Clair just so happens to be one of my favorite Gym Leaders of the series, but then Nintendo turned right back around and did not have another female eighth Gym Leader for eleven years. Finally, in the release of Pokémon Black and White in 2010, the eighth Gym Leader was once again a woman, well, sort of:
She was only the eighth Gym Leader in Pokémon White, though, so she kind of got the short end of the stick.
Concerning the Elite Four, there has always been at least one female member of the Elite Four, but it was not until the 2006 release of Diamond and Pearl that we finally got a female Champion, Cynthia:
This is where things start to get interesting. After ten years of only male Champions, out of the next three main Pokémon games, two of them had female Champions, and they were one right after the other, too. Pokémon Black and White 2 had Iris, and Pokémon X & Y had Diantha.
My main point is this: First we had no female characters in Pokémon at all for the most part, and now we are getting women as the Elite Four Champion two games in a row. I think we can call this progress, right? Not to mention the plethora of female characters introduced in the latest iterations of Super Smash Bros. and Mario Kart.
We also have a wide array of women represented in other recent Nintendo titles. Midna is feisty and independent, Samus Aran continues to be a badass like usual, and Rosalina is a motherly figure, a beautiful personality trait of women that is often overlooked, maybe even scorned in today’s society, and most certainly not well represented in video games.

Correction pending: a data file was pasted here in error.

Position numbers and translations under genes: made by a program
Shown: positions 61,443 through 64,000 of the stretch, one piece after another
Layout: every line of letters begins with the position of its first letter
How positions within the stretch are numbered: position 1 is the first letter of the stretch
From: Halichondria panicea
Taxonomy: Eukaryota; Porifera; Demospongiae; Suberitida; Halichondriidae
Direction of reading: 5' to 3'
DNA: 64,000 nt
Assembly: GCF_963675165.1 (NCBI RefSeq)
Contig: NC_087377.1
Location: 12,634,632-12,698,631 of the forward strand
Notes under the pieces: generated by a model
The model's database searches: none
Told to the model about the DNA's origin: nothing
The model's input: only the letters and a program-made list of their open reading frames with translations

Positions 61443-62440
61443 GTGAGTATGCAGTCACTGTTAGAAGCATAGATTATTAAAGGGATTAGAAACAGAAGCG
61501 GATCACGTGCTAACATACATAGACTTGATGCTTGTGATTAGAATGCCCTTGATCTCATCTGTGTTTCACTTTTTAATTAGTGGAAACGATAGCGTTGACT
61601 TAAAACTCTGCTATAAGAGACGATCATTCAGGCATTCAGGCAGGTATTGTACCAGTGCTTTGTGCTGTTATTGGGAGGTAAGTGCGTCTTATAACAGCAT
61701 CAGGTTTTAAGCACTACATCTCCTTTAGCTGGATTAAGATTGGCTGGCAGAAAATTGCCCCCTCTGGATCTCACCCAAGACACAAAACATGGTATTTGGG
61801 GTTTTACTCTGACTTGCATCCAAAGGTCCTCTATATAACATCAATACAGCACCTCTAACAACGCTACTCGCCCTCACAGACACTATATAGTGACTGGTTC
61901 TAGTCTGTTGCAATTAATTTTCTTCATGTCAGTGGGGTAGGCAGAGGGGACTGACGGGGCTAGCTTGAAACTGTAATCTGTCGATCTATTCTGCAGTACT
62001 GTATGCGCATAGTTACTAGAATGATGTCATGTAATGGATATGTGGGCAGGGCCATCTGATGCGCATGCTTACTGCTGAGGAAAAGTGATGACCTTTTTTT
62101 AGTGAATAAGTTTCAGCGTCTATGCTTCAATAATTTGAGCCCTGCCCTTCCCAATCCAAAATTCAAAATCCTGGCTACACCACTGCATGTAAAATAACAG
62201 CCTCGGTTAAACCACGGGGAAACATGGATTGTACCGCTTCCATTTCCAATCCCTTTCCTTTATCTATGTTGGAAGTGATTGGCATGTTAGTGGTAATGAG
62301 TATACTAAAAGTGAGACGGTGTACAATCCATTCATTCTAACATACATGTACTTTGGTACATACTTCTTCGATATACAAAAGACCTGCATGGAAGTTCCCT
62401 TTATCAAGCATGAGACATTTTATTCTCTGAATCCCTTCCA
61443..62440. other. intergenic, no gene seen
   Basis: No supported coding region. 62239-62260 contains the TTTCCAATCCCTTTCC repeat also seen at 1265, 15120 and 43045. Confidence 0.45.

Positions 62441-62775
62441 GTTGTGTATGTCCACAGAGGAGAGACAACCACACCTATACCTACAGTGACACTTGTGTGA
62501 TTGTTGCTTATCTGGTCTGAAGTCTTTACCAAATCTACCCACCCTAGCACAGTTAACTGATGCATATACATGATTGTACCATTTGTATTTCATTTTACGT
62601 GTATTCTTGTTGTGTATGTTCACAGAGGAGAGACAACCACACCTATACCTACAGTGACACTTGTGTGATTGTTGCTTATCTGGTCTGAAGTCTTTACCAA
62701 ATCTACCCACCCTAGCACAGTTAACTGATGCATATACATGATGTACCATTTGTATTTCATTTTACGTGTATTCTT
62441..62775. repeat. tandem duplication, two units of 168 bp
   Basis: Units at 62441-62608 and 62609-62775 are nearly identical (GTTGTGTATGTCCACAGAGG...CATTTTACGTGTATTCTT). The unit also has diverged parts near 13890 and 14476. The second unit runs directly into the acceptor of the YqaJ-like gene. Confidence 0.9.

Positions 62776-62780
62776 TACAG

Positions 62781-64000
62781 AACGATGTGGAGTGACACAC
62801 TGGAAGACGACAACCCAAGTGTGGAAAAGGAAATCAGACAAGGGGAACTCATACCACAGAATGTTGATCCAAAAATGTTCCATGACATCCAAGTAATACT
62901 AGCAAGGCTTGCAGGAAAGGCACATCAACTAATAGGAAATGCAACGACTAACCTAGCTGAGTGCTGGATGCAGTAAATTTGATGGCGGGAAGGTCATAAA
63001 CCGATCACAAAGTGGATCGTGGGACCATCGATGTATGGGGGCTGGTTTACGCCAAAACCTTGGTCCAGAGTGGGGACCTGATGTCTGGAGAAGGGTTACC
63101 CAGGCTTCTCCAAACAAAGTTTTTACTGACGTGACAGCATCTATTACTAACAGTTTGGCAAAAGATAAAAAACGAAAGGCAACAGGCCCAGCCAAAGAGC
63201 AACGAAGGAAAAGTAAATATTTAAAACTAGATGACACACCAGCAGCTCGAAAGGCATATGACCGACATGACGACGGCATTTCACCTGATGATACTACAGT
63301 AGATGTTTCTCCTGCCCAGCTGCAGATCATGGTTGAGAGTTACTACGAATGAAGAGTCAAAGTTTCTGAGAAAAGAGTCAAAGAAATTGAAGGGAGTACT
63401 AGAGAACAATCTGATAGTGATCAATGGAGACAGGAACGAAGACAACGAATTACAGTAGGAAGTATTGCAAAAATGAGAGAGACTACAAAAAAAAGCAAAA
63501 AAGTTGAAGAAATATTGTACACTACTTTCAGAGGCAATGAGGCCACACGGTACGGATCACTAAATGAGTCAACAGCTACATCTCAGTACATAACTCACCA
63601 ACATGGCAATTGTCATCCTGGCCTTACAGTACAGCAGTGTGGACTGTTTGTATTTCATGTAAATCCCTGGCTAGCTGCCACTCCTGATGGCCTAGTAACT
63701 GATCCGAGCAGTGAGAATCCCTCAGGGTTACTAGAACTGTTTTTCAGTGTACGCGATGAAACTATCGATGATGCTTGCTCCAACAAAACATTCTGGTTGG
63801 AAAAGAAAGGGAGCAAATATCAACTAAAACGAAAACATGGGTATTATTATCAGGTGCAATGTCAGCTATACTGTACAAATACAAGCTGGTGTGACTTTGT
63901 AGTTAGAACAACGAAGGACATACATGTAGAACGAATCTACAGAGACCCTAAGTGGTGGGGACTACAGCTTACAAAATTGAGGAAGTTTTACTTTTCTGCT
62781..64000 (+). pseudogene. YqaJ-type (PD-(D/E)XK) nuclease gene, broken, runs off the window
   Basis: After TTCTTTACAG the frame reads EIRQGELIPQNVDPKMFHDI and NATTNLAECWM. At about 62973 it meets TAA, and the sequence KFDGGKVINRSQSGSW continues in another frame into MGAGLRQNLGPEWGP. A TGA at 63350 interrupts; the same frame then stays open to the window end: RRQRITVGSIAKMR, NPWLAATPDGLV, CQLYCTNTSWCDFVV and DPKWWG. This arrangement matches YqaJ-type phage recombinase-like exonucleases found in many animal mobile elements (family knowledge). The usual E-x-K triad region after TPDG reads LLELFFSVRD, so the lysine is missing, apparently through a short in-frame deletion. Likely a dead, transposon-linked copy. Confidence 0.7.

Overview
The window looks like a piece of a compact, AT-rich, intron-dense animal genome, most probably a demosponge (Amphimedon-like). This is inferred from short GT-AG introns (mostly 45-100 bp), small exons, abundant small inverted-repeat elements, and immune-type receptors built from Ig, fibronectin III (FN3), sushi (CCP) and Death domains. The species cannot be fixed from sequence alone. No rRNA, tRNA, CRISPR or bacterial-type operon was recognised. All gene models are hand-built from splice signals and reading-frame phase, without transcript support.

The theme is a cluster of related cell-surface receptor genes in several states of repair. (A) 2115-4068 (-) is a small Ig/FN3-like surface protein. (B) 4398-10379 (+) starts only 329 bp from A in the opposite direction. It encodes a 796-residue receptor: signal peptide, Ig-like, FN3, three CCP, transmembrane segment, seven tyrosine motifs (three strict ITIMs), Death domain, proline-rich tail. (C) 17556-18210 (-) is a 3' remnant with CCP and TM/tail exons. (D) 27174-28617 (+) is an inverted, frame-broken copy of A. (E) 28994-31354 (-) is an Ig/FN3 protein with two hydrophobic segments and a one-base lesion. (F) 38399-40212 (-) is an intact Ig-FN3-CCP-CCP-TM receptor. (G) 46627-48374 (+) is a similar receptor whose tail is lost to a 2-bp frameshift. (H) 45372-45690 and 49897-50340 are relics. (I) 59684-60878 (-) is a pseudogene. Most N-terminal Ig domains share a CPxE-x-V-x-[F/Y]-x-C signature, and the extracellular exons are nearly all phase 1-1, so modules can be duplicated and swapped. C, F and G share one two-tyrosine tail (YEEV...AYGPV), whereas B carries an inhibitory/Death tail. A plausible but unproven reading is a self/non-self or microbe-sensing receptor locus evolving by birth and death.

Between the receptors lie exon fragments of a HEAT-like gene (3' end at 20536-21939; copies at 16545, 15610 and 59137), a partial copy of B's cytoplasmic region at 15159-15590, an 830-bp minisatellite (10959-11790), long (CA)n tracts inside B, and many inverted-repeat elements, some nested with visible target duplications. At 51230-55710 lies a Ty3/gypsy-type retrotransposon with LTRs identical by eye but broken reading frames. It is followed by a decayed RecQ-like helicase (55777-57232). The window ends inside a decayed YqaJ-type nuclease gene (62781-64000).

And let us not forget the greatly admired Princess Zelda. Over the years, she has turned the “damsel-in-distress” trope on its head, as she has been everything from a feminine princess, the leader of Hyrule, and even a pirate. Moving forward, diversity is key for strong, memorable female characters.
We will probably always have sexist games such as Bayonetta, Tomb Raider, and the like, and we will probably continue to have “damsel-in-distress” characters as well. But Nintendo at least is definitely making a concerted effort to try and change that.
Be it Princess Zelda defending her castle in Twilight Princess, Princess Peach kicking butt in Smash, or a female Pokémon Champion, we are definitely making progress. So let’s all be nice and stop making a huge deal about this. Things are getting better, right? It is a process, and it cannot and should not be rushed. Let it happen naturally.
In the meantime, between the new Smash Bros. and Pokémon Ruby and Sapphire remakes, we have plenty of girls to choose from.